The Yankees continued their amazing second-half surge by sweeping the Chicago White Sox this weekend, and Sergio Mitre, of all people, deserves all the credit.
That's because the Yankees' latest plan for Joba Chamberlain has crossed the border into the utterly absurd.
Mark Teixeira homered and drove in four to surpass 100 RBI for the season as Joba pitched just three innings before five relievers closed out an 8-3 victory Sunday. That the Yankees didn't completely burn out the bullpen was the result of Mitre's brilliant start Saturday, in which he allowed one hit in 6-1/3 innings in a 10-0 victory.
The Yankees remain six games ahead of the Red Sox in the AL East with a magic number of 28.
But the buzz this morning is about Joba and his three-inning, 35-pitch outing, leaving many, including me, to wonder why the Yankees just can't come up with a plan that makes sense.
Joba was below average in his abbreviated start, allowing two runs on four hits with one strikeout.
The bullpen that followed, though, was brilliant, allowing one run on five hits in the remaining six innings. Alfredo Aceves (9-1) was credited with the win after pitching three scoreless innings.
Thank goodness Mitre's strong start was able to preserve the 'pen the day before.
But I have to wonder if this new version of the Joba Plan will accomplish its goals.
Whether you believe in an old-school philosophy about pitching, or follow a new-school philosophy, the one question you have to ask is how far you push a young pitcher whose previous season high in innings pitched is all of 100 innings?
I understand those who say Joba is young and strong, but we have also seen numerous examples of young pitchers whose innings were rapidly jacked up from one season to the next and ended up either getting injured or being much less effective.
The Verducci Effect puts that risky jump at 30 innings. The Yankees are currently planning on jumping Joba by 60 innings in the regular season, and then more in the postseason. Can they really reasonably push him much more? Does anyone in all seriousness really believe Joba is physically capable of pitching say 200 innings, including the postseason, without putting him at risk?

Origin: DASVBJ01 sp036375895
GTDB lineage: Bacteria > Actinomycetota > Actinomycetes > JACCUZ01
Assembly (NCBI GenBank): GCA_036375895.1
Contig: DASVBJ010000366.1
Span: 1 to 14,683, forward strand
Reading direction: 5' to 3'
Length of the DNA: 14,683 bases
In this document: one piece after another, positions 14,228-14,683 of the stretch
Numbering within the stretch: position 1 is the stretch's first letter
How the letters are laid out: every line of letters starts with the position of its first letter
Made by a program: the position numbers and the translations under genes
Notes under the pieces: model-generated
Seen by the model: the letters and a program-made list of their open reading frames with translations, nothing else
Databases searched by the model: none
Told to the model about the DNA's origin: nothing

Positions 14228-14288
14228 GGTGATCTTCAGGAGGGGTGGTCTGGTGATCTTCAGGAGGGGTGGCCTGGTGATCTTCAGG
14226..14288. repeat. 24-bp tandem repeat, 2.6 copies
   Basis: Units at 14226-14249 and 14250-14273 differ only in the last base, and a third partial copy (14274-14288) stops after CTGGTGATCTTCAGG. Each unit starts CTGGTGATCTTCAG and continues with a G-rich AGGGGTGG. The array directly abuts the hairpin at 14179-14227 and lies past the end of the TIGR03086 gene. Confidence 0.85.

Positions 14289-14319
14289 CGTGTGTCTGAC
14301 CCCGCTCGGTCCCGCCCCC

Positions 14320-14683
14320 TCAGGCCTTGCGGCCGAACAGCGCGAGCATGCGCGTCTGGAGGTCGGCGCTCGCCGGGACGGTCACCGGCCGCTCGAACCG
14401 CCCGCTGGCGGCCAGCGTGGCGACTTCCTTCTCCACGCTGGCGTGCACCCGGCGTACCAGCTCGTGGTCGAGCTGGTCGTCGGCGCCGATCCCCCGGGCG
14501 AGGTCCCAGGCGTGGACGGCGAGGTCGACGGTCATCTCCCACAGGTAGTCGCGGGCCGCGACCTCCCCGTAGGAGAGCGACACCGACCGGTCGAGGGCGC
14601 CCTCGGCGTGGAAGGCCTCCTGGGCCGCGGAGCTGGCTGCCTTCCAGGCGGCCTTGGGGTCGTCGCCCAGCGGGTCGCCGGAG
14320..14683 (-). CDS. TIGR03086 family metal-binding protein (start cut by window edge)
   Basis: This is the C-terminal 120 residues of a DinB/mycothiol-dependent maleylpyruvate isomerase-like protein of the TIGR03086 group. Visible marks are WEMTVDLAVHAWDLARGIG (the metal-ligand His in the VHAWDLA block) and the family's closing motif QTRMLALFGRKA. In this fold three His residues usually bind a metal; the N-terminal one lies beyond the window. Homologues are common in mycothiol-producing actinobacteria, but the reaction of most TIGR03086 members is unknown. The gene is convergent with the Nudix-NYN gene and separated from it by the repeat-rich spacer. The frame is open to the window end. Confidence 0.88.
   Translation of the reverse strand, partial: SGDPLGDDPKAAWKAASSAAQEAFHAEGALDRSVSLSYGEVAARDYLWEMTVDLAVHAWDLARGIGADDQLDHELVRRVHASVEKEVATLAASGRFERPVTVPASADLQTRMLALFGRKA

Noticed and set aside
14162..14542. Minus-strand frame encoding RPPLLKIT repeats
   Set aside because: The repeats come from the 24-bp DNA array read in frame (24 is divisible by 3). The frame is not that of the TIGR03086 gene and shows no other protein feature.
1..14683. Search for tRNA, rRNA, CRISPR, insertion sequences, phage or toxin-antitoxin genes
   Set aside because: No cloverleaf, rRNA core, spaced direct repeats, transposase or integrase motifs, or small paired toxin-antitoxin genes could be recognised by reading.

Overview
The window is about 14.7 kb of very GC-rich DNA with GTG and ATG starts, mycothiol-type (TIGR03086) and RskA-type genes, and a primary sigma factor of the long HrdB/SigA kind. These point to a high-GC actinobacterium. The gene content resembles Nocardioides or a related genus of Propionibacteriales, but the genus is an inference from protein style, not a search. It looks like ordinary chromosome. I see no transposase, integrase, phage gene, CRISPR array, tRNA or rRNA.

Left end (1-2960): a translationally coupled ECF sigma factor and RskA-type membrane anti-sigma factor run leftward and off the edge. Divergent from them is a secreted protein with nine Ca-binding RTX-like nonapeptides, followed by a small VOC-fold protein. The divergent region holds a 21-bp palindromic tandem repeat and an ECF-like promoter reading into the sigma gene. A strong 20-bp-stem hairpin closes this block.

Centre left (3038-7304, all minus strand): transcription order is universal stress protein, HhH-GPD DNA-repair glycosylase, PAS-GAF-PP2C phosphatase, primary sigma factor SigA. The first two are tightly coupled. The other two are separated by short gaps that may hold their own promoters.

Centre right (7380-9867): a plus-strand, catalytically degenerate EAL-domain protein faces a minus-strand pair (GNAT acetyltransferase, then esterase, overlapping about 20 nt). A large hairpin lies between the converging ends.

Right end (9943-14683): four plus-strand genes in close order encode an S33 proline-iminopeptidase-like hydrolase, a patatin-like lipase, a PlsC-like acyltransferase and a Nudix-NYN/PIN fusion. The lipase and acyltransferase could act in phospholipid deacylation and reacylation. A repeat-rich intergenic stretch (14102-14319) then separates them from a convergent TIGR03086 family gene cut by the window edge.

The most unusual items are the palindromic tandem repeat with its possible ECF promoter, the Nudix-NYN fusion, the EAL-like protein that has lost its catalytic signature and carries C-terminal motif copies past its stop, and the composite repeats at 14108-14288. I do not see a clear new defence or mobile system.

But it's not enough to just protect Joba's arm. They Yankees need to produce wins, not just on the days Joba starts, but in the days before and after.
The first plan tried to limit Joba's innings by spacing out his starts. That didn't work too well as Joba, well, sucked.
The new plan is to start Joba every five days, but limit him to three or four innings before rebuilding his arm strength toward the end of the season. Under this plan, he has five or six starts remaining this season. The hope is that he'll also be able to rediscover that rhythm that made him so dominant coming out of the All-Star break. There's no guarantee of that, though.
But this plan also guarantees the bullpen with have to pitch five or six innings in a game every fifth day. Now, you never want your bullpen to pitch that much, but you also know that it can happen. The thing is that by having Joba pitch just three or four innings in a start, the Yankees are also putting a premium on the starts directly before and after him. They need depth in those games in order to avoid over-taxing the bullpen.
Yes, the expanded rosters in September will help, but if pitchers such as Jonathan Albaladejo, Edwar Ramirez and Mark Melancon were that good and reliable, they wouldn't be September callups.
This go around, things worked out because of Mitre.
Look, I'm not going pretend to suddenly be a big Mitre fan. I've been hard on him and I still don't believe he's a major league-caliber starter. He still has a long way to go to prove that.
But I also won't deny that he was simply great on Saturday. No one can take that away from him. Maybe it was all that rest he had between starts (a new application for the original Joba Plan???).